where T. To a first order in the change in internal energy, entropy and free energy induced by varying the control parameters are , and . In a quasi-static process the change in free energy can be identified with the work done on the system, , and the entropy change in the system balances the entropy exported to the environment, . Thus, for a quasi-static protocol, the thermodynamic efficiency reduces to

(2) |

In the case when the variation of order parameter is one-dimensional , equation (2) simplifies to

(3) | ||||

All of the thermodynamic quantities in (3), expressed in terms of Gibbs probability distribution, have a clear information-theoretic interpretation. Entropy is directly proportional to the Shannon entropy , . The free energy is related to the Fisher information via equation , with the Fisher information quantifying the sensitivity of the probability distribution to the change in the control parameter, .

There are several interpretations of the Fisher information relevant to critical dynamics and scale dependence: is equivalent to the thermodynamic metric tensor, a curvature of which diverges at phase transitions; measures the size of the fluctuations in the collective variables around equilibrium; also, is proportional to the derivatives of the corresponding order parameters with respect to the collective variables brody1995geometrical ; brody2003information ; janke2004information ; crooks2007measuring ; Wang-Fisher ; prokopenko2011relating ; Machta2013 . Substituting into equation (3) gives

(4) |

Equation (4) expresses the thermodynamic efficiency of interaction during configurational pertubations in terms of information-theoretic quantities of entropy and Fisher information.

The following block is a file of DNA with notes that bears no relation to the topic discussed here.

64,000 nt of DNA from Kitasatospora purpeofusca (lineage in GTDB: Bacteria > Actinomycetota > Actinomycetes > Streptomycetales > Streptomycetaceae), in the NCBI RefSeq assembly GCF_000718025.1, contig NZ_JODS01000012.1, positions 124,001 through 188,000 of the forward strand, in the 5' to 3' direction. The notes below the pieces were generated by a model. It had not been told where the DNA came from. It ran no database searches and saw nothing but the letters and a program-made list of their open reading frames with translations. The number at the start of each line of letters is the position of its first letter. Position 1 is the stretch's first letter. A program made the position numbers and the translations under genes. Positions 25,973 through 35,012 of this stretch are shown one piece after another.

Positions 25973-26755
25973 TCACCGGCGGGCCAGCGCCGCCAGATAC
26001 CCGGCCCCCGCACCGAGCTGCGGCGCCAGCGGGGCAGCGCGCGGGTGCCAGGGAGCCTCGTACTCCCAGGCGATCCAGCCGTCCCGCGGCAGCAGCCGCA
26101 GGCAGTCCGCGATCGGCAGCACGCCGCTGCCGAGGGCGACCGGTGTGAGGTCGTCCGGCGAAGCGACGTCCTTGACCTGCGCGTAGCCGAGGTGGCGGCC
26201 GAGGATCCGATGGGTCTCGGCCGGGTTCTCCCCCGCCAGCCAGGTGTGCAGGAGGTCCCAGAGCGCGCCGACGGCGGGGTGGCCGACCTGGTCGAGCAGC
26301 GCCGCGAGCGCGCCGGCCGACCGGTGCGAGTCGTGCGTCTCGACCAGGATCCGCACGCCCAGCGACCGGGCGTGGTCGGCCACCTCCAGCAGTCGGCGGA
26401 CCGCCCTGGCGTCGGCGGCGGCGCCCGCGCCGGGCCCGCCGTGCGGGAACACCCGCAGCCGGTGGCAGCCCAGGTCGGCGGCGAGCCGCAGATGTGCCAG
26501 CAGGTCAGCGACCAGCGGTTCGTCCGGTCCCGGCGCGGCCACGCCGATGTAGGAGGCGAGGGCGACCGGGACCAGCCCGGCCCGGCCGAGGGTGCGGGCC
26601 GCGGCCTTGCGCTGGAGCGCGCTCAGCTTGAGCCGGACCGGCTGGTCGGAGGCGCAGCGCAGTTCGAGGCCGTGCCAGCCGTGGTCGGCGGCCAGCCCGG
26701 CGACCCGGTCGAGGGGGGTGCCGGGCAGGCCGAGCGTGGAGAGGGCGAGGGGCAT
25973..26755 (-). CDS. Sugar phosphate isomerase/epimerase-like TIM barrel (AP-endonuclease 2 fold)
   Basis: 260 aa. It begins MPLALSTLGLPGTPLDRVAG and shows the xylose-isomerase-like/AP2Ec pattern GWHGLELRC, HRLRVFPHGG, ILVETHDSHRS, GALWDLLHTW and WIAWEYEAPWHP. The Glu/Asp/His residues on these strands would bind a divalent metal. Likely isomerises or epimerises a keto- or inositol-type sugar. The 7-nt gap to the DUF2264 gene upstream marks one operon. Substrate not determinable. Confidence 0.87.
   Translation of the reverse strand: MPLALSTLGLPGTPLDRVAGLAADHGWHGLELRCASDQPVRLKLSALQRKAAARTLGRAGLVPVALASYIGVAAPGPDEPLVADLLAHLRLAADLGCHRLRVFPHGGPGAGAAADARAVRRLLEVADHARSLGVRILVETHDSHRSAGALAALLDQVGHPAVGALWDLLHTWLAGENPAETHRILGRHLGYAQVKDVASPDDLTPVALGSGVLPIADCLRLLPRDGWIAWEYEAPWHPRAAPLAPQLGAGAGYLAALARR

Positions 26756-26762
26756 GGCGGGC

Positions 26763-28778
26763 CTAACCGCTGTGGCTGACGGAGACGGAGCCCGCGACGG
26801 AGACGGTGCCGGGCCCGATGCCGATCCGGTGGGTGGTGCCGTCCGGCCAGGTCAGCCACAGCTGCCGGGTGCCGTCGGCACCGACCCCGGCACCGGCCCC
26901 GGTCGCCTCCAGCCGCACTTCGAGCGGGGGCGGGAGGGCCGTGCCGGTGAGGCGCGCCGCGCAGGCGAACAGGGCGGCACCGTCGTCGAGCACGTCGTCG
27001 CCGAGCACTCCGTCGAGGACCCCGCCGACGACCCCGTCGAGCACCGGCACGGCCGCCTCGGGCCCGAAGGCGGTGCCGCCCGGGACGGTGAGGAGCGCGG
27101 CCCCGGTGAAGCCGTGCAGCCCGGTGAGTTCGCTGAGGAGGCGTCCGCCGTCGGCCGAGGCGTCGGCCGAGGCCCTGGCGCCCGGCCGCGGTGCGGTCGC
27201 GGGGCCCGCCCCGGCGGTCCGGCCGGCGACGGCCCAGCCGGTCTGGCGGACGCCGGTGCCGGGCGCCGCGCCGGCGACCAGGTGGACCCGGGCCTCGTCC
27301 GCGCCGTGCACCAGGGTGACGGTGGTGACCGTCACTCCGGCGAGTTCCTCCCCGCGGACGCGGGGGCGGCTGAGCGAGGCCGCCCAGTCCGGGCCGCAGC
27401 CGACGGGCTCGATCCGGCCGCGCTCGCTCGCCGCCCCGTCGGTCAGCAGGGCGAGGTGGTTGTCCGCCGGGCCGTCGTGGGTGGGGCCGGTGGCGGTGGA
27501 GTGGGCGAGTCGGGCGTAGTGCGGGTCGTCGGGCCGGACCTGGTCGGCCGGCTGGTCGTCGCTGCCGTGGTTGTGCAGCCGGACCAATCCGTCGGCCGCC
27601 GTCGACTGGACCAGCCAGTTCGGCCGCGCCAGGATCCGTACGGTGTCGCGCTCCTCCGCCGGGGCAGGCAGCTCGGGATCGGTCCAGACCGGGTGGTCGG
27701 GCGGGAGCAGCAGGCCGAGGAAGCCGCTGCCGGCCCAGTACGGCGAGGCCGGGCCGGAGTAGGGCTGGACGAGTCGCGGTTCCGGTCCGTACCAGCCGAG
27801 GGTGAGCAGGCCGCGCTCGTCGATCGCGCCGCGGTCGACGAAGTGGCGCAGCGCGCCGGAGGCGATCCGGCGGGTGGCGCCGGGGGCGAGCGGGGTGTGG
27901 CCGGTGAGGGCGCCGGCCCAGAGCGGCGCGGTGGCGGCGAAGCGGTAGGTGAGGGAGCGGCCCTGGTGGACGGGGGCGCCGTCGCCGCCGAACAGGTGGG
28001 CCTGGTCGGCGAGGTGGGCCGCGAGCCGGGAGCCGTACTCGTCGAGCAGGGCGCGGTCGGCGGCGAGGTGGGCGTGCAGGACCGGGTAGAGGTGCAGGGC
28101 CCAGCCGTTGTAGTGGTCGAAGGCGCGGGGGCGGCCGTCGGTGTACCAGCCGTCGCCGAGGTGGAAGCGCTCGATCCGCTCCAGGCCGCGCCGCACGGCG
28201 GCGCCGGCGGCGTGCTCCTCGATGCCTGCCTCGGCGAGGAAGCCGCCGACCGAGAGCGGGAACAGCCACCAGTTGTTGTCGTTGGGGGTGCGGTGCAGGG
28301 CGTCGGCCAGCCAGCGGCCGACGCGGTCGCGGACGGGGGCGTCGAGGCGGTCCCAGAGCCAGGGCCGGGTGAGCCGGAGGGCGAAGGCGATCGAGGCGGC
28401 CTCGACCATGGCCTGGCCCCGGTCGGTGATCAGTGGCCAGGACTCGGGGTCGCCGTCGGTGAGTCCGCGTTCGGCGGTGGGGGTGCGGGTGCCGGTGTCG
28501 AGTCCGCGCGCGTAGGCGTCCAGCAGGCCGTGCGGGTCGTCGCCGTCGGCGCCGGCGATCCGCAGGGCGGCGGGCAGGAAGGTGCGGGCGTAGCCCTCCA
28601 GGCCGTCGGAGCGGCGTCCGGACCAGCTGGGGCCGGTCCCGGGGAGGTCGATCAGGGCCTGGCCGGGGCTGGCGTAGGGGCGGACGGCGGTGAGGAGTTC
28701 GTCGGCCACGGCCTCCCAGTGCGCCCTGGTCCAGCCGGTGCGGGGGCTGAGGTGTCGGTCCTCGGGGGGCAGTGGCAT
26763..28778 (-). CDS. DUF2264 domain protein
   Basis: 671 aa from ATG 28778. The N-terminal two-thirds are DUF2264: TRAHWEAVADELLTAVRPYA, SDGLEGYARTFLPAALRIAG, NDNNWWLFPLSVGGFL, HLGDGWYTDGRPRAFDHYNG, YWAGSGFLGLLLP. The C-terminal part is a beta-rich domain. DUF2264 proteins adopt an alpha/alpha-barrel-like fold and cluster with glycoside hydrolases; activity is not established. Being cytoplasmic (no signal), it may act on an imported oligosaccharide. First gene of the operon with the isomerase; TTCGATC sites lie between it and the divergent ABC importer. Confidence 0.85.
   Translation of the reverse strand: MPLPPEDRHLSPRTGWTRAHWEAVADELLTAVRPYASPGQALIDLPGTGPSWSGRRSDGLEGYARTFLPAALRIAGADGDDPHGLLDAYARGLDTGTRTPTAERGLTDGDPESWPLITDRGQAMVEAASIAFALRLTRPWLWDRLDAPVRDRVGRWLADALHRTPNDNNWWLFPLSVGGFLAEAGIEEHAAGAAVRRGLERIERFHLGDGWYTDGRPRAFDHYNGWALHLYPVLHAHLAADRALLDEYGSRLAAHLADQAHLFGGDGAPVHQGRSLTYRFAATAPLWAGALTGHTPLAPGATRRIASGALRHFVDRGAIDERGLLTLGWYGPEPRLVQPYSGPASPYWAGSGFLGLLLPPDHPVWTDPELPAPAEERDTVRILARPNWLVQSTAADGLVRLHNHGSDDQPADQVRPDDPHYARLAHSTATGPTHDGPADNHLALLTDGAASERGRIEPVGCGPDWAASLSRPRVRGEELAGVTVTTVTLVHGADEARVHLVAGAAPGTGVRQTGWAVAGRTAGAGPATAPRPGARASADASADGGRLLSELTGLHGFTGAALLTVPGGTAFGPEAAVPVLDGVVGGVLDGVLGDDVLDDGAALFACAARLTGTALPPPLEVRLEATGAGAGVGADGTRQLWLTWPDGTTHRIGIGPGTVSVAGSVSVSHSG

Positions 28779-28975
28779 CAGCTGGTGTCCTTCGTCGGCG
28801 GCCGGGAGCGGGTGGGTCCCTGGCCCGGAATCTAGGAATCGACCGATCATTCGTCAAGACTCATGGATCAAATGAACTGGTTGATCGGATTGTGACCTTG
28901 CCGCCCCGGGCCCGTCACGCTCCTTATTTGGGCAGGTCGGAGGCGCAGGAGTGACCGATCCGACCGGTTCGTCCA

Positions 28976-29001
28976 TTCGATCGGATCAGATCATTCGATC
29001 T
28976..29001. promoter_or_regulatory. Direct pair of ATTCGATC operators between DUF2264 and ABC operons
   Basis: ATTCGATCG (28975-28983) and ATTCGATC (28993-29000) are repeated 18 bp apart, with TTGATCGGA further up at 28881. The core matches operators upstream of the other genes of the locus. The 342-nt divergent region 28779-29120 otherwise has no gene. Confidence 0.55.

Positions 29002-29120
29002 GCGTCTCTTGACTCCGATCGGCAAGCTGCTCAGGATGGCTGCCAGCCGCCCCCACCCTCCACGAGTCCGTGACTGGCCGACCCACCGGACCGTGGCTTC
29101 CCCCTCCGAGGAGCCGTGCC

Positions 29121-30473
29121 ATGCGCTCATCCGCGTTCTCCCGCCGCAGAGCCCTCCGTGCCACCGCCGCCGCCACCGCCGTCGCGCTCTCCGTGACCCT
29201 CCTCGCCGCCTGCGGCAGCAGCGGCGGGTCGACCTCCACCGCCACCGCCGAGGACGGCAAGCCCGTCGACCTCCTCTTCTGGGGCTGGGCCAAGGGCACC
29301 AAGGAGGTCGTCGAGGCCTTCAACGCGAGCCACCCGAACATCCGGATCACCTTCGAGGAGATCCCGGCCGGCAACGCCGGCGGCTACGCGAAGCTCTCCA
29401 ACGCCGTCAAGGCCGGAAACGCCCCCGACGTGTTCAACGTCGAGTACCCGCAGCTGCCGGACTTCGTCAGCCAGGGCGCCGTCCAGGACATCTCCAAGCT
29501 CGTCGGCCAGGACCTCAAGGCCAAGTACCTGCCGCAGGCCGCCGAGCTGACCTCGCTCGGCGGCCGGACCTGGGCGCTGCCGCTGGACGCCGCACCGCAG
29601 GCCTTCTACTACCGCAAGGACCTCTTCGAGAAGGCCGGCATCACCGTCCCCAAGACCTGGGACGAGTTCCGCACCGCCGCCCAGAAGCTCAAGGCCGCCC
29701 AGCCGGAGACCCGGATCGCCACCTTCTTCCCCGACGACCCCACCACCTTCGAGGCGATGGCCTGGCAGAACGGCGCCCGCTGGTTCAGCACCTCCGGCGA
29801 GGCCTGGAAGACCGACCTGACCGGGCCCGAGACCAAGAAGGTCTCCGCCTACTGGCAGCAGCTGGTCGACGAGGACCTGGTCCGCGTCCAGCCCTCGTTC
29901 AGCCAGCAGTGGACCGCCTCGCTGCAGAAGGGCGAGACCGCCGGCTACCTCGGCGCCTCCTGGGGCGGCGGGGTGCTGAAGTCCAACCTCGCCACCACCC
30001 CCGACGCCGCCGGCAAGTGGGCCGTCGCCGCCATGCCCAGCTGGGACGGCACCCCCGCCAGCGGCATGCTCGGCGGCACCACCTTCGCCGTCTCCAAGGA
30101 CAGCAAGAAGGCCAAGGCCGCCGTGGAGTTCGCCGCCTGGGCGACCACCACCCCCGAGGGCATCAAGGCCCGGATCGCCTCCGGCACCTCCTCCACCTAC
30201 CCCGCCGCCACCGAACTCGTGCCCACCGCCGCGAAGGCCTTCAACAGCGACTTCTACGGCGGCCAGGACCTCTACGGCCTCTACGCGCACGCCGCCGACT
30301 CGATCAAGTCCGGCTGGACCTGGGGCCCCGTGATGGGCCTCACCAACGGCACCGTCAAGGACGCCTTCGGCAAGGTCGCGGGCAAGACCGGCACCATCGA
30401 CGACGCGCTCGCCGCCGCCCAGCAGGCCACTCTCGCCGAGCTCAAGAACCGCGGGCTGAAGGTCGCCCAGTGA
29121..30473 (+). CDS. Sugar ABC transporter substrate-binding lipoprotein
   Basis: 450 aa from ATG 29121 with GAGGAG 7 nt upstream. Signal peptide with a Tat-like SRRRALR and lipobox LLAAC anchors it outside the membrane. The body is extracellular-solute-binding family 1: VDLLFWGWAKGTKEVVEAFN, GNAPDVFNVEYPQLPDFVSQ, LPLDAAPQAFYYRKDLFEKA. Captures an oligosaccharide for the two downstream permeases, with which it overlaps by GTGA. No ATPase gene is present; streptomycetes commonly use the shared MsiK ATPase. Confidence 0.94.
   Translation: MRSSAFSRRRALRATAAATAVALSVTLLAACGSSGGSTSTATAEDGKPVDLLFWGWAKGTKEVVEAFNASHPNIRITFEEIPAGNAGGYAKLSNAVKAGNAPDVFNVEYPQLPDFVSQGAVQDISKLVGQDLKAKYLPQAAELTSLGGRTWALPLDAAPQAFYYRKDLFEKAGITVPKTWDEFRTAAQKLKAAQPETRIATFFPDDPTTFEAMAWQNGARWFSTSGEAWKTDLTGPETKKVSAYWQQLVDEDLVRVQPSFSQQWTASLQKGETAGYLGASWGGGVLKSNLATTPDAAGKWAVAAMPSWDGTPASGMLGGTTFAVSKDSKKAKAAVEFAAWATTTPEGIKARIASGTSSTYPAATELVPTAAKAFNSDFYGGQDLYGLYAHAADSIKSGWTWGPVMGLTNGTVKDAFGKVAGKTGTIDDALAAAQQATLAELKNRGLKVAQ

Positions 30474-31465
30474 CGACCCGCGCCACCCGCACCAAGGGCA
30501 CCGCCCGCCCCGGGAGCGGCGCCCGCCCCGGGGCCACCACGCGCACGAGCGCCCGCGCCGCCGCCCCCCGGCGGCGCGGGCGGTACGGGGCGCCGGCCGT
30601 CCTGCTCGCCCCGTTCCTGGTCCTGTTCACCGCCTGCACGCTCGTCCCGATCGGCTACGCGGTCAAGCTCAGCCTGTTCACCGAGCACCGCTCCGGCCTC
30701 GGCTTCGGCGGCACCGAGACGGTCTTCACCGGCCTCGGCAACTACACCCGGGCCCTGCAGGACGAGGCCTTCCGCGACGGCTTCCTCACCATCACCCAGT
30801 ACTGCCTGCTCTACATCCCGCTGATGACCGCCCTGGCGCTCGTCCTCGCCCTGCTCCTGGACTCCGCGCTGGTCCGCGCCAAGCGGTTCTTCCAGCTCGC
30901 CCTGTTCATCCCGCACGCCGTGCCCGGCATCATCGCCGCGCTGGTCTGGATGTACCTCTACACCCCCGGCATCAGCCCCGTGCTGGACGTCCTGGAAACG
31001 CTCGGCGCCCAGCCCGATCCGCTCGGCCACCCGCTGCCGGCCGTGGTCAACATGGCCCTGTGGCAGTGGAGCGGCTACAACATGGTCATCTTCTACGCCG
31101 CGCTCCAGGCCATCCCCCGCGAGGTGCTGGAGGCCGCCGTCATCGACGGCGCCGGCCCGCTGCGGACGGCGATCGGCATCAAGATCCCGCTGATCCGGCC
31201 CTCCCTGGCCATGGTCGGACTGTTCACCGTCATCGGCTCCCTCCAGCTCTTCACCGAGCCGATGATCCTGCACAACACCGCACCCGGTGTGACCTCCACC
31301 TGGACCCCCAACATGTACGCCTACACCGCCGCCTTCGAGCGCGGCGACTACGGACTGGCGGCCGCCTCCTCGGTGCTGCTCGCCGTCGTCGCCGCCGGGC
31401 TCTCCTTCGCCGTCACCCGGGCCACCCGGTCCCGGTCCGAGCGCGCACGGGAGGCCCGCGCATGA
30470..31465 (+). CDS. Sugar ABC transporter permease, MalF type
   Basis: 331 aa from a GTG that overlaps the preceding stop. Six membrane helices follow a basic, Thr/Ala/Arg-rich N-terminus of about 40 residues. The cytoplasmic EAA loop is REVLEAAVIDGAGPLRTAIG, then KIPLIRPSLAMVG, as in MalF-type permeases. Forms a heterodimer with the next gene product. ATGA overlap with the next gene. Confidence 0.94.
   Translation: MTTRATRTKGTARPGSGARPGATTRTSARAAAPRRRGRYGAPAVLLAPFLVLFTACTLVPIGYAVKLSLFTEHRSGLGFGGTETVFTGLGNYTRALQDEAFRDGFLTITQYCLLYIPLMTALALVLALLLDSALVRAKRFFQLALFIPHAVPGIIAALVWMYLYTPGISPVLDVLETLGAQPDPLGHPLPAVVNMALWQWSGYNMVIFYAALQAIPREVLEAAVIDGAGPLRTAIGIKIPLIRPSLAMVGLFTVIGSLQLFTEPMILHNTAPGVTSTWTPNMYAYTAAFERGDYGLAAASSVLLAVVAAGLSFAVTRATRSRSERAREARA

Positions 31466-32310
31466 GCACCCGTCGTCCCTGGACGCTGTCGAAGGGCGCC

Equation (4) was derived and used in Crosato2018Thermodynamics in the thermodynamic analysis of collective motion (swarming) exhibiting a kinetic phase transition. Crosato et al. Crosato2018Thermodynamics computed from the distribution estimated via sampling from numerical simulations of the model, consequently yielding estimates of and . It was then demonstrated that diverges around the critical point at which the swarm transitions from disordered to coherent motion.

In this paper we will consider an analytically solvable model exhibiting a second-order phase transition, and demonstrate that indeed the thermodynamic efficiency of interactions peaks at the critical point when the system attains maximally efficient self-organization.

## Ii Example: Curie-Weiss Model

We will proceed by computing in one of the simplest exactly solvable spin models — the Curie-Weiss (CW) model. The CW model is a model of ferromagnetism, where each spin interacts with all other spins via pairwise interactions and for this reason it is also known as the fully connected Ising model. This model exhibits a second-order phase transition at a finite critical temperature . In the vicinity of the critical point, the analytic expression to all of the thermodynamic quantities are known, which enables the derivation of the analytic expression for . The phase transition from ferromagnetic to paramagnetic states in the Curie-Weiss model belongs to the mean field universality class.

Let spins be assigned to sites . A configuration of the system is given by . The energy function for the system containing pairwise interactions between spins and in the presence of an external magnetic field is given by

(5) |

where is the exchange interaction strength, is the spin magnetic moment, and the sum over ) runs over all of the pairs of spins. Here, the scaling in front of the spin-spin interaction term is to yield an extensive free energy.

The probability of finding the system in configuration is given by the Gibbs measure

(6) |

where and is a partition function for the -spin system. The free energy of the spin system is given by . The thermodynamic limit is obtained by taking . In the thermodynamic limit the free energy density can have the following analytic expression CWmodel_paper :